“The point in relation to Justification is that the defendant is free to say anything that is true, however harmful or distressing even if there is no public interest or public benefit. See Lord Denning MR’s statement in Fraser v Evans [1969] 1 QB 349, 360-1, and the citation by Lord Nichols from Littledale J, set out below. But I note that the harshness of this rule has been tempered by the recent development of the law against harassment. Reputation is an Art 8 right. So the argument is that English law requires reform along the lines of what was recommended by The Select Committee of the House of Lords on the Law of Defamation in 1843. The Committee recommended that the defendant who pleads justification should also have to establish “it was for the benefit of the community that the words should be spoken”. Or there is the model of French law, which has imported from Arts 8 and 10 the concepts of legitimate aim and proportionality. In the case of a defence of justification, the reputation of a successful claimant can be vindicated by an award of damages if the words are not true. In the case of a successful defence of common law and statutory qualified privilege, a claimant has no means of vindicating his reputation at all. It is not just that damages are not an adequate remedy: there is no remedy in damages and no declaration of falsity” [80].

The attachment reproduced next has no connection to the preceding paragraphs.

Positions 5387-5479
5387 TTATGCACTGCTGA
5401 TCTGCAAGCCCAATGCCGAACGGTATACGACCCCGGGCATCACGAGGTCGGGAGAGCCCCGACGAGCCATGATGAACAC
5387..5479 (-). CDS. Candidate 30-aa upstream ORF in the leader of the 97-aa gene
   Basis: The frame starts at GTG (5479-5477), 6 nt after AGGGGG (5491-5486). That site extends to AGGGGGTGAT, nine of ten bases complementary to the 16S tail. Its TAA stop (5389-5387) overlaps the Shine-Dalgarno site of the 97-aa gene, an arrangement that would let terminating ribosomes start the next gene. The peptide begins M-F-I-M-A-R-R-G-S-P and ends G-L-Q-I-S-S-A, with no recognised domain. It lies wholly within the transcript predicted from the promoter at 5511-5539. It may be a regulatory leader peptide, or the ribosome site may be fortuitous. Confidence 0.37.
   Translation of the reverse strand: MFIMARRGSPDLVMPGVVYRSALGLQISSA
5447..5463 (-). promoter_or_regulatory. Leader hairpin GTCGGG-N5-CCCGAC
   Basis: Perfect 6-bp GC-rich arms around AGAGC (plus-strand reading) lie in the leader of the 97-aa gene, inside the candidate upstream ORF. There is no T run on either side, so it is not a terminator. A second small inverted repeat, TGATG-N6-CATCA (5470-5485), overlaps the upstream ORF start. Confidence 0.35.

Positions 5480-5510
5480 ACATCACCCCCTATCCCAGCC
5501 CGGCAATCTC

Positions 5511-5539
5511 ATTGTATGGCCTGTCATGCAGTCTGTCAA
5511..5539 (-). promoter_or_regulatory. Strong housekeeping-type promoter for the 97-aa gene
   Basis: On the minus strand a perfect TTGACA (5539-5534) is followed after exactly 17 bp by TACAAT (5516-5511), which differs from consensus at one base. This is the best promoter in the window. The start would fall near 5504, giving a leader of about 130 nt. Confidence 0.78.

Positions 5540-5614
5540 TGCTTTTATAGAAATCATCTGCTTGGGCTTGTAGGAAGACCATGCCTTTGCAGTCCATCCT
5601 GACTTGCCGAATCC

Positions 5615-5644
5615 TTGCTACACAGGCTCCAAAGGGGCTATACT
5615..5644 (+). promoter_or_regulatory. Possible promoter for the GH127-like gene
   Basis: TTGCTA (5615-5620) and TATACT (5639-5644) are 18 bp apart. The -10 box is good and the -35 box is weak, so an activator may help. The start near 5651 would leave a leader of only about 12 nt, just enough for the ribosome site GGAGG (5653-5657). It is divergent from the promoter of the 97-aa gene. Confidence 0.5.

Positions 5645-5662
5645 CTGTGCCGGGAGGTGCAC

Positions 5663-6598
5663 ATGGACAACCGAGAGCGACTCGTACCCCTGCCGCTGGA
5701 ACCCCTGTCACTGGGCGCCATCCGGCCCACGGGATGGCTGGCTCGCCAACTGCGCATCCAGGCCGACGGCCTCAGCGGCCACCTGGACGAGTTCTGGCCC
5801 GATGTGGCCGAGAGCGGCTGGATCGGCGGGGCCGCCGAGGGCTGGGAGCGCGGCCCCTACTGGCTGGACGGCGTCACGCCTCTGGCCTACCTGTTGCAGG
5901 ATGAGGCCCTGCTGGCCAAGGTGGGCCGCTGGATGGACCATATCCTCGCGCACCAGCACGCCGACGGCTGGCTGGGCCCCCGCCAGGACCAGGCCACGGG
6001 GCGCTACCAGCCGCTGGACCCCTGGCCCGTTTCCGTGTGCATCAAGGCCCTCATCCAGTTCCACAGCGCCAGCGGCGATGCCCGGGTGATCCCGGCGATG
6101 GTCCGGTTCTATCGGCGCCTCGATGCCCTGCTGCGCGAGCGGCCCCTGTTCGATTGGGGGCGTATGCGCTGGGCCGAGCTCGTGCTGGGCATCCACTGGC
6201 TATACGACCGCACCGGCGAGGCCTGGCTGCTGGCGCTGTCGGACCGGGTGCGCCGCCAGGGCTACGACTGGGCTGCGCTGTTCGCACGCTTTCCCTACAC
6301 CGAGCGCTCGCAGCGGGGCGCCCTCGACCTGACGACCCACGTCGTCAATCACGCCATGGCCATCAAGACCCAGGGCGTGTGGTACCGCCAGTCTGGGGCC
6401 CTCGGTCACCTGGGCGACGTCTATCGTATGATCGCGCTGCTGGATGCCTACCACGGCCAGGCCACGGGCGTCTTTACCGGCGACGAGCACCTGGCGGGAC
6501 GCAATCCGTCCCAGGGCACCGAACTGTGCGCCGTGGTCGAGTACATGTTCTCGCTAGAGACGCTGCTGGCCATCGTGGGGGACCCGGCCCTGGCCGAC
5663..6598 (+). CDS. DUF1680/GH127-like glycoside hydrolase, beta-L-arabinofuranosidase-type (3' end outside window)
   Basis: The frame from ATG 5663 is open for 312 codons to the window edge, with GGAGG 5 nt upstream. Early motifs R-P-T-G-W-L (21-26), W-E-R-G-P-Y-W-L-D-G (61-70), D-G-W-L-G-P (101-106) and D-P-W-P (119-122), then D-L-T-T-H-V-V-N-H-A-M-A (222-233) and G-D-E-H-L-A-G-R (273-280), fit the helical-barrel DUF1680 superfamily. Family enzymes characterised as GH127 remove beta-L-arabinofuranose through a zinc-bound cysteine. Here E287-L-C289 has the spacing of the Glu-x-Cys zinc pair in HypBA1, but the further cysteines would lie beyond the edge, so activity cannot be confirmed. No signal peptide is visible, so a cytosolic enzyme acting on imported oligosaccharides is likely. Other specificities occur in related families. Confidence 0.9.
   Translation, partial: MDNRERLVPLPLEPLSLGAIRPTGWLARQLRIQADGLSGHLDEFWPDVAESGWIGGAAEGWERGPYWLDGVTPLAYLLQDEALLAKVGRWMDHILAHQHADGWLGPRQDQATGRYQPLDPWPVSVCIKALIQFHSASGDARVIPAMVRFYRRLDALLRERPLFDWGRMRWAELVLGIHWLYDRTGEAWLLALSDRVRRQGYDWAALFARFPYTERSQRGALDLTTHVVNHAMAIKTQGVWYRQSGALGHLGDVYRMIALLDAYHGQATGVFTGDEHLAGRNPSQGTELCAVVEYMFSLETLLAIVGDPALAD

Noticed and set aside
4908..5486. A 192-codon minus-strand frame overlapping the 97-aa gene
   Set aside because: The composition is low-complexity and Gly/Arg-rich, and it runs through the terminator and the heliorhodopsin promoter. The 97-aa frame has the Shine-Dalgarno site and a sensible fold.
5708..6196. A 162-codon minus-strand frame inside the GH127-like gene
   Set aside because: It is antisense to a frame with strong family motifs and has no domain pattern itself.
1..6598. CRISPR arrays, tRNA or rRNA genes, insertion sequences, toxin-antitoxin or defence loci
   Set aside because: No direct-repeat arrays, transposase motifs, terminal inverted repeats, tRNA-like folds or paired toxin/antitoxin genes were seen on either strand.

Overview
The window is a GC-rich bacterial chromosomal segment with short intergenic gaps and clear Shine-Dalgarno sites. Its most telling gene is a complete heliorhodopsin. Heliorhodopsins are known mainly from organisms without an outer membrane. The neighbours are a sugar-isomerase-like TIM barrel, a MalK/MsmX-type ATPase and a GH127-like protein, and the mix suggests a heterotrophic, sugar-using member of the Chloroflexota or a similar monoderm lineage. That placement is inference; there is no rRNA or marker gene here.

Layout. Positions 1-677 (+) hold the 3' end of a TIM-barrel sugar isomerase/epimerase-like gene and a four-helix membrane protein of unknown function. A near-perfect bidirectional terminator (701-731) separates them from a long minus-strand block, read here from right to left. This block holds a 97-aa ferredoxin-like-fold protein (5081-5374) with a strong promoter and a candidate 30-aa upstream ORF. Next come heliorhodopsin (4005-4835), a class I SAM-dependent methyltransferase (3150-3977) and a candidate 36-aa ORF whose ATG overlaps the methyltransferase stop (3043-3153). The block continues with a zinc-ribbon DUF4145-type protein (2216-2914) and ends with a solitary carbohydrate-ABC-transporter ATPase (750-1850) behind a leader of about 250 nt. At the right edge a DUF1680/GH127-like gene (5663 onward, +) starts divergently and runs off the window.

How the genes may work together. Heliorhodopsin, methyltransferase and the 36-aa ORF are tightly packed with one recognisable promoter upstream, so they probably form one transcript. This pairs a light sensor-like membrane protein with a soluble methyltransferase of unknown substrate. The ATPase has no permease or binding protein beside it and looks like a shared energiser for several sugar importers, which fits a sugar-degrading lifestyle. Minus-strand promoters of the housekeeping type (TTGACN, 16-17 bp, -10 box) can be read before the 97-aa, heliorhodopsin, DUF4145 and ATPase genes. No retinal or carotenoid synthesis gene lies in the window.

In other words, if the claimant said that a “private” allegation is true he can make a claim for misuse of privacy information but, if he says it is false, he will be precluded from make a privacy claim at all and be obliged to sue for defamation.

If this analysis is correct it would mean that the doctrine of “false privacy” is limited to “private non-defamatory information”.   Thus if a media organisation threatened to publish information that someone has, say, had a brain tumour and that he had syphilis which he had caught from a prostitute then he could sue for misuse of private information in relation to the former, whether it was true or false, but in relation to the latter only if it were true.  It is difficult to see why this distinction should matter.   It might be said that, in the one case the “interest” in play was “privacy”, whilst in the other it was “reputation”.  However, from a Convention point of view, both are Article 8 rights and there is no “bright line” distinction between them.

Mr Justice Eady considered this point in the context of the “rule in Bonnard v Perryman” in his recent City University Lecture (see our post here, the lecture is also on the Judiciary website, here).  He raised the question as to

“why a different test should be applied to reputation cases from that laid down by Parliament for those concerning protection of privacy.  What is the reason why it is, and should remain, more difficult to obtain an injunction to protect reputation than to protect another aspect of human dignity and autonomy, even though both are covered by Article 8?  It may prove to be a sufficient answer as a matter of public policy that, in the case of defamation, damages are more often likely to provide an adequate remedy, whereas in privacy cases they are not.  But the question at least needs to be thought about”

We agree.  This is a topic for a future post.